Dog Donor Schemes
Many of us give blood and carry a donor card but have you ever wondered if your dog could do the same? If your dog needs a blood transfusion due to illness, injury or an operation, where does that blood come from and could your dog help?
Dog Blood Donation
Did you know that dogs can give blood too? Launched in 2007, Pet Blood Bank UK is the first and only charity of its kind that provides a canine blood bank service for all veterinary practitioners across the UK.
Just like the human blood service, Pet Blood Bank UK collects from voluntary dog donors at organised collection sessions nationwide, on average five sessions a week. The blood is then processed into packed red blood cells and fresh plasma, and delivered to veterinary practices when they need it most.
Joanne, the owner of two dog donors says "The whole process involving the collection of the blood is very easy and the team are very good, putting both the owner and donor at ease. If the donor isn’t comfortable, then they don’t go ahead.”
Over 1,000 dogs needed a transfusion last year, including a seriously ill 3 year old miniature Dachshund called Albert. He was rushed to Davies Veterinary Specialists after he became lethargic and started vomiting. Blood tests confirmed vets' suspicions that he had a condition where his own immune system was destroying his blood cells. Seriously ill, Albert had to receive three blood transfusions. After a long and difficult wait, Albert’s blood count went up and he is now well on his way to recovery.
Can your dog help save the life of another dog, like that of Albert's? Every unit of blood collected can help save four dogs' lives, saving thousands of lives every year.
As a pet owner there are lots of ways you can get involved to help Pet Blood Bank UK in its life saving work. If you are interested in putting your dog forward to donate blood they would love to hear from you. If your dog is not eligible to register on the donor programme, volunteering is another way you can help Pet Blood Bank UK. As a charity they need to raise funds to support the needs of donor and recipient dogs, so volunteer fundraisers are always welcome.
Visit their Pet Owners page to see how you can help or to find out whether your dog could be a blood donor, what a donor session involves, what happens to your dog's blood and to find your nearest dog blood donor session.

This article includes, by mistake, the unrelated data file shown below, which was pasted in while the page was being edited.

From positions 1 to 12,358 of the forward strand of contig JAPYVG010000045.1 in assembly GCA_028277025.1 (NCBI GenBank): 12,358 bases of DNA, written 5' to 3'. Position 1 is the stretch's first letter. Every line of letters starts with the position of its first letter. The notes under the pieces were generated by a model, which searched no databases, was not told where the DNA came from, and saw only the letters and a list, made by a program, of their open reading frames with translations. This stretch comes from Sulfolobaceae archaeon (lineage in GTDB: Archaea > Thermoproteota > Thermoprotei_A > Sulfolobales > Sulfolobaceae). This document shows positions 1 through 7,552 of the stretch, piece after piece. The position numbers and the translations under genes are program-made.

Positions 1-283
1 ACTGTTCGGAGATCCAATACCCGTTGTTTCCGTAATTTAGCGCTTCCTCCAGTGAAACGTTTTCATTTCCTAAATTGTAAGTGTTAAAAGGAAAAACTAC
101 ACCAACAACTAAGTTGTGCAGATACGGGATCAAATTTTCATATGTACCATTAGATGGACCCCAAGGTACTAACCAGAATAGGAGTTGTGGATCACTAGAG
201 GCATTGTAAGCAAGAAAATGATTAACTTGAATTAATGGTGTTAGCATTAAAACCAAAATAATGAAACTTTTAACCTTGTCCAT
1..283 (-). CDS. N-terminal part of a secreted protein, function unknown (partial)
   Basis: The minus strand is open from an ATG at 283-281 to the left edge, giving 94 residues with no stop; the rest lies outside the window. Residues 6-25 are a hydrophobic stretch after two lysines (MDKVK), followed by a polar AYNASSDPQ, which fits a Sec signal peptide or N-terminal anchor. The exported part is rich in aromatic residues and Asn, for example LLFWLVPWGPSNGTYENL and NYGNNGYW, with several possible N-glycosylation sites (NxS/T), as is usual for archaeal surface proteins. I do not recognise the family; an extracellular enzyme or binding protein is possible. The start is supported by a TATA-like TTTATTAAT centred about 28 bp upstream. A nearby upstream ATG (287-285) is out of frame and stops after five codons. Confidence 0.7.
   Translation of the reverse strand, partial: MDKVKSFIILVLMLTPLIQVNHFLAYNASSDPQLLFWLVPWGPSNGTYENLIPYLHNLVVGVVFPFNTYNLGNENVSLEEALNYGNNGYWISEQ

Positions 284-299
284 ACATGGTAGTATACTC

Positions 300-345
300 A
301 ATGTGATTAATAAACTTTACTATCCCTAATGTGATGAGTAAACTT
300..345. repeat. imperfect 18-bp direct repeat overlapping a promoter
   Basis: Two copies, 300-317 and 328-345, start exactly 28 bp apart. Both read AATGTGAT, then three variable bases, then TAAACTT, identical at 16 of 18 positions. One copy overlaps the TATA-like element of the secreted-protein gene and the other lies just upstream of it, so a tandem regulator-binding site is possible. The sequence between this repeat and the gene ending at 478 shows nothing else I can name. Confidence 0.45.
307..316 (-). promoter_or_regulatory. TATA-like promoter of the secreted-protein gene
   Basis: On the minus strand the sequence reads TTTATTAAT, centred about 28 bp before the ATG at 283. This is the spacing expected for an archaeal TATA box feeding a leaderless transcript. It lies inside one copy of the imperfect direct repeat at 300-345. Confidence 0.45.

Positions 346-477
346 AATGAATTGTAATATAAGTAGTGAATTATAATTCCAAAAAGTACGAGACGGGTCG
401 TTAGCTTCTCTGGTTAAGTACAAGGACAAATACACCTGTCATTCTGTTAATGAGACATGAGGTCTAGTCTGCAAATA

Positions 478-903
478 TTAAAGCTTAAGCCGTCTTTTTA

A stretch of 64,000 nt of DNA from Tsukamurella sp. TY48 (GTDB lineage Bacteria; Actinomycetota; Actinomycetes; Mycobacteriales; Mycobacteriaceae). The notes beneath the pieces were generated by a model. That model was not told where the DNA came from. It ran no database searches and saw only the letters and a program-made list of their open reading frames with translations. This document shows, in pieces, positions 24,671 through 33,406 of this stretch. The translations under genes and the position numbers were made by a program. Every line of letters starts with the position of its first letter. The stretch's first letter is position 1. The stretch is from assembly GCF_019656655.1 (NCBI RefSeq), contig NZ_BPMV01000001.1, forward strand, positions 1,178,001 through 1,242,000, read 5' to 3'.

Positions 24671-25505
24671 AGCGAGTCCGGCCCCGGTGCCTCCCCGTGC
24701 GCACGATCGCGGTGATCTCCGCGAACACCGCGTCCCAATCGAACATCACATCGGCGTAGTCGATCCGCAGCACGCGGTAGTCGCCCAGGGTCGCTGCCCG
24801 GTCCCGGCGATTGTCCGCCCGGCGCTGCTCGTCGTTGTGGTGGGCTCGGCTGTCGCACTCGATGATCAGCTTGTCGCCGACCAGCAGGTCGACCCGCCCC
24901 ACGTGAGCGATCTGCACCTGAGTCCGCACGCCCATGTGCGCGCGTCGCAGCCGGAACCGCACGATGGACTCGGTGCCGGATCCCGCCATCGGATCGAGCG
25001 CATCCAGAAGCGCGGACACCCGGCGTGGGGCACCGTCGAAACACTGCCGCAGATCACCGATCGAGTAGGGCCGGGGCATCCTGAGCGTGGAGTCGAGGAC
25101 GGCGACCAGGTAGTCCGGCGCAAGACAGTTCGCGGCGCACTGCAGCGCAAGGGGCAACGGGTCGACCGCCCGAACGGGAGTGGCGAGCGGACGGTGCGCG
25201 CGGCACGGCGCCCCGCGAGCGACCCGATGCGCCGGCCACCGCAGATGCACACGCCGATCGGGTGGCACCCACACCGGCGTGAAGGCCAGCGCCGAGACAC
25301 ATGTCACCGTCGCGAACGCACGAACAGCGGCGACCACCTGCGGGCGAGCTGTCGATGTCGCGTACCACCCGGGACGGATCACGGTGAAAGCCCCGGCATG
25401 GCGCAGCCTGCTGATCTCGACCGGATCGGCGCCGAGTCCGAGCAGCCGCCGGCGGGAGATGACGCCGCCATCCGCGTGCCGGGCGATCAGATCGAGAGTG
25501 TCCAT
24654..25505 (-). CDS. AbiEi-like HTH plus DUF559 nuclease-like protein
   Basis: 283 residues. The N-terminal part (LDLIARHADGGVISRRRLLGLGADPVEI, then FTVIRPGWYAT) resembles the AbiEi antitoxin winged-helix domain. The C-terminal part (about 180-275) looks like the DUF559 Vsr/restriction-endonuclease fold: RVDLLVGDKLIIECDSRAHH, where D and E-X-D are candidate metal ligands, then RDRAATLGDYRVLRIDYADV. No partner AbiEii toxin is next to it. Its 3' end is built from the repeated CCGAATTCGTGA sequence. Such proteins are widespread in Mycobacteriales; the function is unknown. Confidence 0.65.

Dog Tissue Donation
Donating blood is something your healthy dog can do. But have you ever wondered if your beloved dog’s body could be used to help sick or injured dogs after your dog has passed away? So far there are no schemes for dog organ donation but you can donate your dog’s tissues (bones, tendons and ligaments) after their death, to help other dogs who need certain procedures.
Veterinary Tissue Bank is Europe’s first veterinary tissue bank dedicated to helping companion animals in need of tissue transplantation. Tissues such as bone, tendon and ligament are often needed in orthopaedic surgery to repair injuries such as fractures and ligament ruptures. Through an ethical donor programme, they source and process tissues that can be transplanted into patients in need.
When faced with the sad loss of your dog you may like to consider the health benefits to other dogs from tissue donation. Advances in veterinary surgery, just as in human surgery, now mean that tissue donation can help cure conditions in other dogs and cats. Tissue donation may help recipients with broken bones, bone cancer, or ligament or tendon rupture. Your gesture of donation in a time of loss may have huge benefits for many other pets. You might like to talk to your family and vet about this decision. Some people do find their loss slightly easier to bear in the knowledge that they have helped other pets in need.
Veterinary Tissue Bank operates an ethical donor programme. “Our principles are very similar to human tissue donation and we have based many of our guidelines and protocols on tried and tested approaches from human tissue donation in the UK.”
To authorise donation of tissues to the Veterinary Tissue Bank you need to sign a consent form - your vet can guide you on this. After euthanasia or death, your pet is placed in the care of Veterinary Tissue Bank. “We operate to the highest ethical standards to retrieve tissue carefully. If you wish for your pet to have a private cremation afterwards, we can arrange this and return the individually cremated ashes to you. In addition, you can enter your pet's details with a message in our remembrance gallery as a tribute to donors.”
By Jenny Prevel
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